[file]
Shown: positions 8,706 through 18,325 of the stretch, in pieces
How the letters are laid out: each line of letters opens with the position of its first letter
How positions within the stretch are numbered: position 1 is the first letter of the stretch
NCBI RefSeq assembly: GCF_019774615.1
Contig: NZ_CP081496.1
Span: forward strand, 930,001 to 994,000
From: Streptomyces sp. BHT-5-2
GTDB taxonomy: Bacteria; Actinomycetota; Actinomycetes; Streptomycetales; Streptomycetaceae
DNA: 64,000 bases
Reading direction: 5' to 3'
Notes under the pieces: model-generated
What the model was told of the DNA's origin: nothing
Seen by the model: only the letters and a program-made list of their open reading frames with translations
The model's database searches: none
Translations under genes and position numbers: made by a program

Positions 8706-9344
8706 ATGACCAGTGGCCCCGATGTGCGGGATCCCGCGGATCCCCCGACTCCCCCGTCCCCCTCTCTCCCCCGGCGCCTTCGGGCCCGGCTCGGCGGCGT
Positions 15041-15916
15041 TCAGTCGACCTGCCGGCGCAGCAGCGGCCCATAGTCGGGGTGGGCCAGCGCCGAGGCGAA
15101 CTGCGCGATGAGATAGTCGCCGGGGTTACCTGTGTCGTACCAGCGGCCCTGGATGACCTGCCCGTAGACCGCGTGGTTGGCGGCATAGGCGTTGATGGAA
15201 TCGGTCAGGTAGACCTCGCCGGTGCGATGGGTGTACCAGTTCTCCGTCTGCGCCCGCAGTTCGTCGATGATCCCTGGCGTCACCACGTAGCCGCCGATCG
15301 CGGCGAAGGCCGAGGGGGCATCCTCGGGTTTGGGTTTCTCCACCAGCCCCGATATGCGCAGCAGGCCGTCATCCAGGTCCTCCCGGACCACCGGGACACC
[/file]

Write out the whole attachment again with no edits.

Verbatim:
Shown: positions 8,706 through 18,325 of the stretch, in pieces
How the letters are laid out: each line of letters opens with the position of its first letter
How positions within the stretch are numbered: position 1 is the first letter of the stretch
NCBI RefSeq assembly: GCF_019774615.1
Contig: NZ_CP081496.1
Span: forward strand, 930,001 to 994,000
From: Streptomyces sp. BHT-5-2
GTDB taxonomy: Bacteria; Actinomycetota; Actinomycetes; Streptomycetales; Streptomycetaceae
DNA: 64,000 bases
Reading direction: 5' to 3'
Notes under the pieces: model-generated
What the model was told of the DNA's origin: nothing
Seen by the model: only the letters and a program-made list of their open reading frames with translations
The model's database searches: none
Translations under genes and position numbers: made by a program

Positions 8706-9344
8706 ATGACCAGTGGCCCCGATGTGCGGGATCCCGCGGATCCCCCGACTCCCCCGTCCCCCTCTCTCCCCCGGCGCCTTCGGGCCCGGCTCGGCGGCGT
Positions 15041-15916
15041 TCAGTCGACCTGCCGGCGCAGCAGCGGCCCATAGTCGGGGTGGGCCAGCGCCGAGGCGAA
15101 CTGCGCGATGAGATAGTCGCCGGGGTTACCTGTGTCGTACCAGCGGCCCTGGATGACCTGCCCGTAGACCGCGTGGTTGGCGGCATAGGCGTTGATGGAA
15201 TCGGTCAGGTAGACCTCGCCGGTGCGATGGGTGTACCAGTTCTCCGTCTGCGCCCGCAGTTCGTCGATGATCCCTGGCGTCACCACGTAGCCGCCGATCG
15301 CGGCGAAGGCCGAGGGGGCATCCTCGGGTTTGGGTTTCTCCACCAGCCCCGATATGCGCAGCAGGCCGTCATCCAGGTCCTCCCGGACCACCGGGACACC